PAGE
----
You might call the current economic condition a bit scrawny, which also calls to mind the shape of economic recoveries. The economy is, no doubt, in steep and rapid decline - it looks like one side of the V. Whether it hits the bottom of the V next month or six months from now is anybody’s guess. However, if I were a betting man, I’d put my money on the upside of the V.
Once we find the bottom, it is conceivable that the economy could stay in the trough for quite a while - a U-shaped bottoming out of the recession. Many economists, and journalists who report on what the economists are saying, are predicting the U. Unfortunately, these people often shape the opinions of John Q. Public. All it takes is one cow to head to the barn at the end of the day, and hundreds will follow. It is the herd mentality.
During 22 years in this industry, I’ve lived through a few recessions, and seen the recoveries. In my opinion, HVACR always seems to lag the general economic indicators by 12 to 18 months. Normally, I would expect it to be the same with this recessionary dip.
Other sectors began feeling the downturn many months ago. From what I gathered in early fall 2008, and from conversations at the recent AHR Expo in Chicago, most HVACR businesses were cranking right along until about 60 days ago.
Today, there is a tremendous backlog of commercial business that has been put on hold. It will stay on hold until owners determine they are confident enough in the economy to begin building. Commercial will come back first, then residential will follow.
When the backlog gets unjammed, Katy bar the door! The HVACR industry will come back with a steep surge. Therefore, as you might say, I’m diggin’ on the V.
POLLYANNAYou may write this off as Pollyanna-style optimism. However, here is why I suggest that the period of recovery will be different than the norm for the HVACR industry. The backlog of commercial work is so large that the HVACR bottom of this recession can’t be very long in duration. This was pent-up demand late last year. The building need had already been established.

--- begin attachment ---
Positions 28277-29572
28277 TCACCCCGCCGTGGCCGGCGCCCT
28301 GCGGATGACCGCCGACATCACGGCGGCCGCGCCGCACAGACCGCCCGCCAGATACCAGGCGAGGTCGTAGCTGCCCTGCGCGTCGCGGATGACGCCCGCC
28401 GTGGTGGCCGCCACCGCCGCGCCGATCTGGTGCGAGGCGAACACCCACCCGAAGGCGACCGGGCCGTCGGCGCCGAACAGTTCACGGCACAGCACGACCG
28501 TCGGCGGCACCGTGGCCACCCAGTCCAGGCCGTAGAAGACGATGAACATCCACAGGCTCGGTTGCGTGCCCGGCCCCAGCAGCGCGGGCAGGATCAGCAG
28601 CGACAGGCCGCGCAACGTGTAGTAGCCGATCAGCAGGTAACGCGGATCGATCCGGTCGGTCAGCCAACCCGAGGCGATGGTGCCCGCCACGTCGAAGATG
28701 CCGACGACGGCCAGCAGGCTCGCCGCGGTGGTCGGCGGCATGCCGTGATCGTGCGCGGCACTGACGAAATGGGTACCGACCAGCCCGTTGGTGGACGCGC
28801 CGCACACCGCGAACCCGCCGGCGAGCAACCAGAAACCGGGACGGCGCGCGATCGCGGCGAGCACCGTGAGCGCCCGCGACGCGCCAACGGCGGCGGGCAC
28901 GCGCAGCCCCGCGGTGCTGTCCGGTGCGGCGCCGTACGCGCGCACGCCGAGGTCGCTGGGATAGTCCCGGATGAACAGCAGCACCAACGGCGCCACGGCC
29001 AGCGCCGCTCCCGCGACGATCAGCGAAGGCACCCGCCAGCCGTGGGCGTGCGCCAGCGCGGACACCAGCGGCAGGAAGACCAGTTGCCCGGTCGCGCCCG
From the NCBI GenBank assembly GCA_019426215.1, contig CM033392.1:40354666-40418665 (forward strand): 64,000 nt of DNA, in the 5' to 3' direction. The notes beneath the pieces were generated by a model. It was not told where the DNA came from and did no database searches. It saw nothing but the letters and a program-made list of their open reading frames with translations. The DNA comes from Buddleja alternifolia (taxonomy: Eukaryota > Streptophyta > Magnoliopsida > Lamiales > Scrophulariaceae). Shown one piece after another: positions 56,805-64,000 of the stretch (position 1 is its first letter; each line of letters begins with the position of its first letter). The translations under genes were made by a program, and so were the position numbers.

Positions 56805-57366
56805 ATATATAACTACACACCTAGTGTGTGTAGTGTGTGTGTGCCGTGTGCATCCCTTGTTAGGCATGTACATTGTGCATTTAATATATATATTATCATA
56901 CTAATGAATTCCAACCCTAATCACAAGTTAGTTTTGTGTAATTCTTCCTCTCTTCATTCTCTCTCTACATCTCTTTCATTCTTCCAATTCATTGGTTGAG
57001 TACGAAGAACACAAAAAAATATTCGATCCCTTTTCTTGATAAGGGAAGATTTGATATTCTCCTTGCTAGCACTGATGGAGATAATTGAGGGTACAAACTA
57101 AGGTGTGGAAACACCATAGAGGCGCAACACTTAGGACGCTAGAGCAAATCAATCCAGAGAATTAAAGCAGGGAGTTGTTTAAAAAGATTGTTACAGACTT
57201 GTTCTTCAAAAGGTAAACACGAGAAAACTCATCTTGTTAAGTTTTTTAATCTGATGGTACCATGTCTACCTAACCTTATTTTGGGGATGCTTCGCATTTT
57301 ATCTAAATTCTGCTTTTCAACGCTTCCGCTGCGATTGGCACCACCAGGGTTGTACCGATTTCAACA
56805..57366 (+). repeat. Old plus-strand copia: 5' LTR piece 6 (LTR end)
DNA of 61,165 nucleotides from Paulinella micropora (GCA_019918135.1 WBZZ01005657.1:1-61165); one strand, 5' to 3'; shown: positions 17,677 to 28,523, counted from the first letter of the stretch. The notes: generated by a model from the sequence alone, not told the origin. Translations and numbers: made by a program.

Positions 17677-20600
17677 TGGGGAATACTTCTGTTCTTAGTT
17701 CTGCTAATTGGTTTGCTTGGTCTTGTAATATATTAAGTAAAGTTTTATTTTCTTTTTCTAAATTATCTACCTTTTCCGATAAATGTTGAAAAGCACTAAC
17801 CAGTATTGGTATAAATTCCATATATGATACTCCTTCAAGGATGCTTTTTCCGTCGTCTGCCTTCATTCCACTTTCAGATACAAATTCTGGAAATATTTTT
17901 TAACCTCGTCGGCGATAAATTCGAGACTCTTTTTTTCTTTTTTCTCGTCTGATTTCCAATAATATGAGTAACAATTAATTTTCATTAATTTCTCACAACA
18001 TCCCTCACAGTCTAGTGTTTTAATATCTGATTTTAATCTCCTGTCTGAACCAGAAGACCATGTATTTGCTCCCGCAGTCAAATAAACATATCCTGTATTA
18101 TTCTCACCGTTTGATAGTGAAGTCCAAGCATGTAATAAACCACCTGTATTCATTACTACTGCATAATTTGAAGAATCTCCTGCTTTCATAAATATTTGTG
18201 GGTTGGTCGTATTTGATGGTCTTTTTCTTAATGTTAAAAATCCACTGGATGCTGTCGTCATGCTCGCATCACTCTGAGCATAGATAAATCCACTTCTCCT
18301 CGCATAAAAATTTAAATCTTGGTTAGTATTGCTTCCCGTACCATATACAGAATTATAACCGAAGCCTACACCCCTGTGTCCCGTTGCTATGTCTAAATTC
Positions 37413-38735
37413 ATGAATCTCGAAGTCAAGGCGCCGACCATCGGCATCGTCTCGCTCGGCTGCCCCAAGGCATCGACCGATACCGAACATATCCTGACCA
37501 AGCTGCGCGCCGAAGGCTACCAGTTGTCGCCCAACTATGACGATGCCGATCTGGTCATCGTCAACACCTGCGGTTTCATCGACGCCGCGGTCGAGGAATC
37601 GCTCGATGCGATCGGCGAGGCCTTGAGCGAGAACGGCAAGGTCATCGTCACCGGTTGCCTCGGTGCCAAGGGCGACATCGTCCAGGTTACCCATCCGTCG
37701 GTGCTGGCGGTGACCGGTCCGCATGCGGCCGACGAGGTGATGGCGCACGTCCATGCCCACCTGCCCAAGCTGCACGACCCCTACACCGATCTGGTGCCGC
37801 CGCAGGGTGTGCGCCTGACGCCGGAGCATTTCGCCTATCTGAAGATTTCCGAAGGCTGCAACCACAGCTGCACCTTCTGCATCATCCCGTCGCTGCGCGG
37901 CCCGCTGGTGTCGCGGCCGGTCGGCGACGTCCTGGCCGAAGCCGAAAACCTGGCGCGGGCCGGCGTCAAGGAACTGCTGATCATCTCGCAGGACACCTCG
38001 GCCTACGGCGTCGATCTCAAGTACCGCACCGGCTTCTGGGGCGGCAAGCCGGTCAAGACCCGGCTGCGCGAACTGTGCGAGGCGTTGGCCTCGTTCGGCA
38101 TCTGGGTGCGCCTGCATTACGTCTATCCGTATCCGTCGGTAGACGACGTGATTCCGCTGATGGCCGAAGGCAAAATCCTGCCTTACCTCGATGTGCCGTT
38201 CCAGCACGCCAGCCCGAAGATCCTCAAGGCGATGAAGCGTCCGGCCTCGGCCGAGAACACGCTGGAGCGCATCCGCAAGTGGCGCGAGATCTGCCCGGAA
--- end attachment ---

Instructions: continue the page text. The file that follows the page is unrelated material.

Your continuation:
What slowed things down? Money. Banks stopped lending money. Everybody got scared. Thus, a commercial building slowdown ensued for this industry’s major contractors.
Here is what has to happen in order to accelerate HVAC projects, and therefore accelerate the bottom of the HVACR portion of this recession: the banking industry must loosen the purse-strings. Why will this happen? The new Obama administration has a lot riding on its first 180 days in office. The banking fiasco will end one way or another. I firmly believe the aftermath will include banks that actually lend money once again. When the money starts to flow, businesses will start expanding rather than contracting. Owners will proceed with previous planned building projects. And, as mentioned earlier, there is a huge pent-up demand.
We may not have found the bottom yet, but I’m looking forward to it. The sooner it gets here, the sooner the upswing can begin.
Murphy’s Law:Smile. It will make people wonder what you’ve been up to.